In HERBLOCK: A CARTOONIST’S LIFE, Herbert Block (better known as Herblock, his signature on his cartoons) opens with a brief view of his family, childhood, and early career in Chicago, Cleveland, and New York. The bulk of the book, however, covers his celebrated and controversial tenure with the WASHINGTON POST beginning just after World War II and continuing into the early nineties. Writing in a breezy, lucid style, Block offers frank commentary on various presidents, vice presidents, and other public figures whose performance he studied and treated in his daily syndicated cartoon. Block also offers his assessment of various editors and colleagues. Most of the time he is complimentary. Occasionally, he is just slightly scathing.
What emerges is a man with clear convictions and interesting foibles. Although he began his career with a mild tilt toward conservatism and the Republican Party, Block quickly moved toward the “left” on issues such as isolationism, poverty, and civil rights. He remains unabashedly “liberal.” As a result, figures such as Joe McCarthy, Dwight Eisenhower, Richard Nixon, Ronald Reagan, and George Bush come in for heavy criticism. Nevertheless, Democrats, too, have their feet put to the fire. As Block suggests at several points, nice cartoonists finish last. On the other hand, as a person, Block appears to be a pleasant if somewhat eccentric. Although he excludes sustained discussion of his private life, he reveals himself as a hardworking bachelor, a night person, a news junkie, a loser in the battle against clutter, a reluctant driver and a man who, paradoxically, loves the ocean but cannot swim.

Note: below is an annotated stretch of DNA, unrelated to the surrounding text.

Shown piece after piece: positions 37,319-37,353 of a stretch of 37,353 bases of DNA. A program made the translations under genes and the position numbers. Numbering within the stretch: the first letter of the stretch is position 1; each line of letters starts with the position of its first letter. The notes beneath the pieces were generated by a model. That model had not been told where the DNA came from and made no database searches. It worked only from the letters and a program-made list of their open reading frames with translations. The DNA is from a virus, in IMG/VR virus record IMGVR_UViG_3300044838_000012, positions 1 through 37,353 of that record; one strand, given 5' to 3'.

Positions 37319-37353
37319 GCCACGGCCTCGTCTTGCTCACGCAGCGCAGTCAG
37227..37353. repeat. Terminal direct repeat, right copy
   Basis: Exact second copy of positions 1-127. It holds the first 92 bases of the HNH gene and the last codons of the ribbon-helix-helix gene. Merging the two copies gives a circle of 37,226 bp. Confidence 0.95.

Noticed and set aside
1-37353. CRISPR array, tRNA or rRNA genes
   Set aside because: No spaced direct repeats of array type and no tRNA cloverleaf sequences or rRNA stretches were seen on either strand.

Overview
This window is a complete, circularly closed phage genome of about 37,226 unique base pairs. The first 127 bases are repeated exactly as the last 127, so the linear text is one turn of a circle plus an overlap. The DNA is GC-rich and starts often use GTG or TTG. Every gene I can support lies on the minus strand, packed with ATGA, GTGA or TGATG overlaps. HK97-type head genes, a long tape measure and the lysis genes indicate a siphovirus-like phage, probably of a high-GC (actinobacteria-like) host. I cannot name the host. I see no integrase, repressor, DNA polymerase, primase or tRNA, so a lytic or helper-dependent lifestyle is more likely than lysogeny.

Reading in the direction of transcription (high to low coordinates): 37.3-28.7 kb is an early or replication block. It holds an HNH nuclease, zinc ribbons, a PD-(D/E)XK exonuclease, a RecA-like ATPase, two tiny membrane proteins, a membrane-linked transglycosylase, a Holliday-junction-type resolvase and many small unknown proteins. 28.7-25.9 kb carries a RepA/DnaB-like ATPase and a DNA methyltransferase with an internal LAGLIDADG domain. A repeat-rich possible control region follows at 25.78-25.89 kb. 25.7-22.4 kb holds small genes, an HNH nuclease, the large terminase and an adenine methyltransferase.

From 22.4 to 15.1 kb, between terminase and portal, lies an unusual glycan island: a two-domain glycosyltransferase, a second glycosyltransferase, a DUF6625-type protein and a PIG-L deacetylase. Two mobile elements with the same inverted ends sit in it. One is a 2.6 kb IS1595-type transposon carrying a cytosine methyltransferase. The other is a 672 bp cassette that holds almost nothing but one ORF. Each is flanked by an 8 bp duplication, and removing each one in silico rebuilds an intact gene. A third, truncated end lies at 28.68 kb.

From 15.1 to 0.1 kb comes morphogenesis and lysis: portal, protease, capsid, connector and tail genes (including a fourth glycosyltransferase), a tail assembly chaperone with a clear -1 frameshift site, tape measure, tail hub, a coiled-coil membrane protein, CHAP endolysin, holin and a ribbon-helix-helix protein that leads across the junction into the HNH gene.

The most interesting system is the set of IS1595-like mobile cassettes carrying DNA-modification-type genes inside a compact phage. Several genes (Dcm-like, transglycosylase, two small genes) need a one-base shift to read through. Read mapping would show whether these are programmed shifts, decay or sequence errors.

Most of all, Block comes across as a man who loves his craft and feels lucky to have turned it into a vocation. It is no surprise, therefore, that the best parts of this book are the 200 cartoons reproduced in its pages. Together with the text, they provide a highly pungent and profound farewell from an American original.